Had the pandemic never struck, it's entirely possible the Red Sox would have a deal with Rafael Devers by now.
They entered the offseason hoping to talk long-term extension with the burgeoning star, but their plans were complicated by the desire to drop below the $208 million luxury tax threshold, which they didn't accomplish until the start of spring training, when they traded former MVP Mookie Betts and Cy Young Award winner David Price to the Dodgers.
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That deal opened a window to negotiate with Devers during spring training, but he told MassLive early in camp that the sides hadn't yet spoken, and then the pandemic hit, shutting down the game.
So now we're left to ask: what does baseball's current economic landscape mean for a possible Devers extension, and what might such a contract look like?
First, it's helpful to know what the parameters would've been, pre-pandemic. The days of buying out arbitration years with $40 million extensions have largely fallen by the wayside for the game's best young players, who recognize their newfound earning power in a game that prizes youth.
Reigning Rookie of the Year Ronald Acuña Jr. signed an eight-year, $100 million extension last April with the Braves at age 21 that made him the youngest player ever to reach a nine-figure extension. A pair of option seasons could keep the five-tool star in Atlanta through 2028. He justified Atlanta's faith, incidentally, by leading the NL in steals, nearly posting a 40-40 season, and finishing fifth in the MVP voting in year one of the extension.
Then there's Houston's Alex Bregman. He signed a five-year, $100 million extension last spring with exactly the same amount of pre-arbitration service time (2.070 years) that Devers has now. Bregman's extension kicks in this season and runs through 2024. The third baseman made his second straight All-Star team in 2019 and finished second in the MVP voting before taking a reputational hit in Houston's cheating scandal.
The other player to secure a massive pre-arb deal was multiple-time MVP Mike Trout, who signed a six-year, $144 million extension with the Angels in 2014 that was ripped up as part of his 10-year, $430 million extension last March. But we'll leave Trout out of this, because he belongs in a category of his own.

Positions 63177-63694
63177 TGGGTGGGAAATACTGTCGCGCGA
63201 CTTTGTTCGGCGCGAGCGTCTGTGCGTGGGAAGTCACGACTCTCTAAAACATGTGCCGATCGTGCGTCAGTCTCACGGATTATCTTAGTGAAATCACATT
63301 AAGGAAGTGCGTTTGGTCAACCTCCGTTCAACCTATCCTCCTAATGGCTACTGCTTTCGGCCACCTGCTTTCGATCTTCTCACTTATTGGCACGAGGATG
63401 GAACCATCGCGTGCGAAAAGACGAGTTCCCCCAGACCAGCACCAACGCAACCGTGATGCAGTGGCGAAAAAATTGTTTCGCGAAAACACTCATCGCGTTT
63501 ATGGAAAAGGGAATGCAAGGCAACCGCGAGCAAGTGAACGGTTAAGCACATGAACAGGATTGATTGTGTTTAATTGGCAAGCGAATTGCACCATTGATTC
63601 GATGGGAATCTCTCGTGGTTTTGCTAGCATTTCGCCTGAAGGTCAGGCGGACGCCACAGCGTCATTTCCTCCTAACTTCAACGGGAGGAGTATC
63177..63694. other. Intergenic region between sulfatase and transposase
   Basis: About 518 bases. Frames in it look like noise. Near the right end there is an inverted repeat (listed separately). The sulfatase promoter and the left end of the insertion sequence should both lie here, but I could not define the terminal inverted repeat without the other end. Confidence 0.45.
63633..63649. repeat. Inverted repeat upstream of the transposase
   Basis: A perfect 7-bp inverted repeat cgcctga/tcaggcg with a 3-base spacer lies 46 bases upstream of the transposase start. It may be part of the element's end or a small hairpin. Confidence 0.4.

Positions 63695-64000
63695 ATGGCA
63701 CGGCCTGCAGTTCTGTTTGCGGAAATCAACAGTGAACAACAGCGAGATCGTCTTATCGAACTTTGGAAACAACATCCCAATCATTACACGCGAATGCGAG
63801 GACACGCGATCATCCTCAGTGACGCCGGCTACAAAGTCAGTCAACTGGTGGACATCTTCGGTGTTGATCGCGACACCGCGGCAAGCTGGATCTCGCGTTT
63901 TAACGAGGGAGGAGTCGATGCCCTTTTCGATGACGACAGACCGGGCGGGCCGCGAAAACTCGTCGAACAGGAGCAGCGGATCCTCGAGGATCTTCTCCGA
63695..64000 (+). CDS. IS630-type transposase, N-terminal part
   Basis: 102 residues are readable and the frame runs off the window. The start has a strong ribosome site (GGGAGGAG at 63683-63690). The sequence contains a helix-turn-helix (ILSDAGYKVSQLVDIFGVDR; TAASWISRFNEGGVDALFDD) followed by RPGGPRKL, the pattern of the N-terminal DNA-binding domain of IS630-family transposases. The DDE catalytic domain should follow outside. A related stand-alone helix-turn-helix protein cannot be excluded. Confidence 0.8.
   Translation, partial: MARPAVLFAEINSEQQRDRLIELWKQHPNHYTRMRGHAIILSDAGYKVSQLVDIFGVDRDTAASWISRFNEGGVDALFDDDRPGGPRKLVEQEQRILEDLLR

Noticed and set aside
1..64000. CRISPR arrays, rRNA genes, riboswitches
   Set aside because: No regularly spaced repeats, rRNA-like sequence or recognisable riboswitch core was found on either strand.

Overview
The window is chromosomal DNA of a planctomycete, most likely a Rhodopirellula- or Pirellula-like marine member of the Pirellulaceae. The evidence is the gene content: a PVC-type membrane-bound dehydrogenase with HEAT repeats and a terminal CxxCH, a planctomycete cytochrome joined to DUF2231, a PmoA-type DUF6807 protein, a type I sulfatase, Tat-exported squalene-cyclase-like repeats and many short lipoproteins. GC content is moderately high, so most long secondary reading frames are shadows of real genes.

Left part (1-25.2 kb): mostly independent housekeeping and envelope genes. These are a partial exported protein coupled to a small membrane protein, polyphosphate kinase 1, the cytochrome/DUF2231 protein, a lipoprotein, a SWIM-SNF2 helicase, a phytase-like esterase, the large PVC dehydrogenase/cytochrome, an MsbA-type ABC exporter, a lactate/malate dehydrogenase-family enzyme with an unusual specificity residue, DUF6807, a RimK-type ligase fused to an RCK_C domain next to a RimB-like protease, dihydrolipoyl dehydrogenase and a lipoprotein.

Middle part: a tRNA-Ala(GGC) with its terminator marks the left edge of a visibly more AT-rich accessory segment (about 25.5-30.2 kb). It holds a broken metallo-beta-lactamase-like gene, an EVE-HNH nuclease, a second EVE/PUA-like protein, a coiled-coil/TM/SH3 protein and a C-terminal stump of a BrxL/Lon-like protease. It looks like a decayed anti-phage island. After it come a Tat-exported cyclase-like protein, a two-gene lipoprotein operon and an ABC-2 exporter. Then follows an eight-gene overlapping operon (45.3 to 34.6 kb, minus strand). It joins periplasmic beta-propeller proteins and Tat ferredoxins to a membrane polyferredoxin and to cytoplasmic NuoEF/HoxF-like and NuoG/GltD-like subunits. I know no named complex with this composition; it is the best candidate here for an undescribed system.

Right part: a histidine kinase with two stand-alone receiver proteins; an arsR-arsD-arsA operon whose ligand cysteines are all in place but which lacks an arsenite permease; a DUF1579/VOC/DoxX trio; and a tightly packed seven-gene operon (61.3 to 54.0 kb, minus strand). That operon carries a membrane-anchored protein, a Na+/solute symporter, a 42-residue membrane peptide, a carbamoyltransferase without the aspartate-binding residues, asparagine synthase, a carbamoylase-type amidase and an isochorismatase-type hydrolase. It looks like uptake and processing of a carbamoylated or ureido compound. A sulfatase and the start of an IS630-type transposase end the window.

Devers compares well to Bregman and Acuña offensively, coming off a .311-32-115-.916 season that included a league-leading 54 doubles, though he lacks Bregman's plate discipline and Acuna's speed.
He's in neither of their classes defensively as well, since Bregman would be a Gold Glover by now if it weren't for Oakland's Matt Chapman, and Acuña plays a higher-impact position in center field.
There's one other contract worth mentioning. A week before baseball shut down, the White Sox signed former Red Sox farmhand Yoan Moncada to a five-year, $70 million extension that bought out two years of free agency and included a team option that could bring the total value to $90 million.
Moncada posted remarkably similar numbers to Devers, hitting .315 with a .915 OPS, and the White Sox believe the 25-year-old will continue to improve as his strikeouts drop and his walks rise, but there's little question that Devers is the better pure hitter.
So it feels like Moncada marks Devers' floor and the other two represent his ceiling, except those are the old comps. There are no new ones, since baseball declared a moratorium on signings in March that was only lifted with Tuesday's agreement to return to action.
Devers isn't eligible for arbitration until next season and he won't become a free agent until the fall of 2023. Signing an extension still makes sense for both parties, though obvious hurdles remain.
From Devers' perspective, locking in guaranteed money now serves as a hedge against the uncertainty of the coronavirus. For the Red Sox, such a deal would allow them to avoid the Betts scenario in three years, where they're forced to trade Devers before his final season of arbitration eligibility because they know they can't sign him long-term.
Unfortunately, the impediments to an extension feel even greater. With teams clearly signaling a desire to cut payroll, any extensions offered in the current climate will almost certainly fall below market value as a concession to the economic realities of playing without fans. The looming 2021 CBA negotiations could also lead either to a work stoppage, salary cap, or both, throwing further uncertainty into future planning.
Failing a six-year, $100 million offer, Devers' best way to maximize earnings is probably to follow the Betts model of steady arbitration raises before either hitting free agency after the 2023 season or at least giving the current landscape time to settle.
It's not an approach without risk, but it might be his safest bet in the face of so much uncertainty.